DOHA, Qatar — Until it happened, few believed that it actually would.
To get the Taliban and representatives of the Afghan government into one room for direct negotiations took months even after the insurgents agreed to it in February as part of an agreement with the United States. And getting to that agreement, which delivered the insurgents’ main demand — the withdrawal of the remaining American troops in Afghanistan — had taken nearly a decade of on-again-off-again attempts.
As the start of talks between the two Afghan sides faced delay after delay, diplomats who had arrived in Doha for the opening ceremony waited, repeatedly changed their flights, and some even left. The negotiating team in Kabul and members of the press corps traveling with them were repeatedly swabbed with Covid-19 tests — a requirement by Qatar, which had relaxed its strict quarantine travel restrictions to make the meeting happen in the first place.
The gravest hangup was over the completion of a prisoner swap. The U.S. deal with the Taliban envisioned the exchange of 5,000 Taliban prisoners for 1,000 members of the Afghan forces in 10 days. But it took six months. The last hurdle was figuring out a face-saving solution regarding six Taliban prisoners that Australia, France, and even some in the U.S. government did not want released, as they were behind attacks that had killed Western soldiers.
Eventually, a small plane came from Qatar to take those six to house arrest in Doha so that the talks could finally start. One official mentioned that negotiations went down to the minute the plane took off, including trying to persuade the six men to agree to haircuts so they would be presentable in public.
Once the prisoners flew, a flight taking the negotiators to Doha became a possibility. But having followed these talks closely for the past couple years, I knew anything could still derail them — visa trouble, Covid restrictions, or tantrums over even small details.
Last July, for example, when a diverse group from Afghanistan came to Doha for an informal discussion seen as an icebreaker for formal talks, it nearly fell apart at the door. As the delegation from Kabul waited in the hallways of the Sheraton hotel, the Taliban were stopped for a security check as they made their way inside. Their lead negotiator then, Sher Mohamad Abas Stanekzai, seeing that dozens of cameras were focused on them, refused. When the security guards insisted, Mr. Stanekzai threw his folder at the table and walked back out. It took an hour to get the Taliban into the hall.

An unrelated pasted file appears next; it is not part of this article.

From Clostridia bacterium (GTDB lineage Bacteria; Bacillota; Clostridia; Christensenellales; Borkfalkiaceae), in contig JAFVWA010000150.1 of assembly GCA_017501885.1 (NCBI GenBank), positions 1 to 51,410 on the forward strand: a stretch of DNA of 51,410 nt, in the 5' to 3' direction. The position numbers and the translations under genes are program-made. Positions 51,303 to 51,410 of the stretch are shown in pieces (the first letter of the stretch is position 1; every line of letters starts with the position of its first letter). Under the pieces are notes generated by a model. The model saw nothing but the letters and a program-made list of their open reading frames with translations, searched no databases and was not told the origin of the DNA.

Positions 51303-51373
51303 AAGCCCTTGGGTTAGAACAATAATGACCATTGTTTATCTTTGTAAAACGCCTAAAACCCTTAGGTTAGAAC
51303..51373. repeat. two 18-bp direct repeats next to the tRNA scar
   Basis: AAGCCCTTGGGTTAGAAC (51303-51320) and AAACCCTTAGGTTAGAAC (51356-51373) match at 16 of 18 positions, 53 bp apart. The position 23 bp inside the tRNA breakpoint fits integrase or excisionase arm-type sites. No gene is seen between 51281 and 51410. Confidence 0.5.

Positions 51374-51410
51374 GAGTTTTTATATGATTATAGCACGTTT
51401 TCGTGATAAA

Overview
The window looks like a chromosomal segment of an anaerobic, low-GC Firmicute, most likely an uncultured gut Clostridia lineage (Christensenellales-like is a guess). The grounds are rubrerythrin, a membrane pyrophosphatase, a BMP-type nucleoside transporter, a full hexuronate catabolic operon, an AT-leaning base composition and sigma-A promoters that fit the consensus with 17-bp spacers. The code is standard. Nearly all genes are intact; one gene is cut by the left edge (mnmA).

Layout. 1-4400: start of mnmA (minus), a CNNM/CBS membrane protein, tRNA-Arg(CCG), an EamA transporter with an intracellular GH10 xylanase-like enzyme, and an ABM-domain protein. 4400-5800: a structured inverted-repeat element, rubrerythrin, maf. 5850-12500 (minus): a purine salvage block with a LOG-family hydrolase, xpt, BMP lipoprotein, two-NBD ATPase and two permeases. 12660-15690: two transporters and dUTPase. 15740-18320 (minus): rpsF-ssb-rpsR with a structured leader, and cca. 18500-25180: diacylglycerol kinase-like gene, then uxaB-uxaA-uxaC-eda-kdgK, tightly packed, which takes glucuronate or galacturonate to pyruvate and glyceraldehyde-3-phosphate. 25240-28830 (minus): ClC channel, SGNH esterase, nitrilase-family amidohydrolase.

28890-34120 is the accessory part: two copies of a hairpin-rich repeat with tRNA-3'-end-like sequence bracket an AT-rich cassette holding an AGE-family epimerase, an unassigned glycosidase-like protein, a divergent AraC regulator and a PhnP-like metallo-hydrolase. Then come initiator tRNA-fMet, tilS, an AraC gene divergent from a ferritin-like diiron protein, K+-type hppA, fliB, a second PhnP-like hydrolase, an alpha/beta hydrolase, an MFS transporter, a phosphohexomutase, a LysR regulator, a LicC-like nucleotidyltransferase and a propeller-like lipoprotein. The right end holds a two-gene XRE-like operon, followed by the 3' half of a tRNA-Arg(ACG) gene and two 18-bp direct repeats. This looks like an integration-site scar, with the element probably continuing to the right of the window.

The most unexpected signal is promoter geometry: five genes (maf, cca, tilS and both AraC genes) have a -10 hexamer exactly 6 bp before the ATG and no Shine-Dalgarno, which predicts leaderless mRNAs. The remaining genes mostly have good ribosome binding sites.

On the plane from Kabul on Friday, Abdullah Abdullah, the chairman of the country’s High Council for National Reconciliation and the delegation’s leader, said that he only became sure the talks would go ahead at the moment the plane carrying the prisoners finally took off.
“Since yesterday afternoon, I was more sure,” Mr. Abdullah said on the delegation’s plane. Then he smiled and added, “unless the plane doesn’t start or something.”
On board were equal numbers of journalists and negotiators and officials. Foreign Minister Mohammed Haneef Atmar said the Afghan government had tried hard to make sure the press came along despite Qatar’s coronavirus travel restrictions.
“We represent a system where freedom of the press is one of its pillars,” he said.
The day after, as the ceremony kicked off, with hundreds of diplomats filling the grand ballroom, the public address announcer repeatedly urged: “Please wear your masks.”
The leaders of both delegations struck a measured tone in their speeches — creating optimism that both sides were genuine about the talks. Then, there were more than 15 ministerial speeches from various countries, an indication of the Afghan conflict’s complexity. Almost all the speeches were via video conference because of Covid travel restrictions, sapping the energy from the hall. Many delegates from both sides started browsing on their phones. Others started dozing.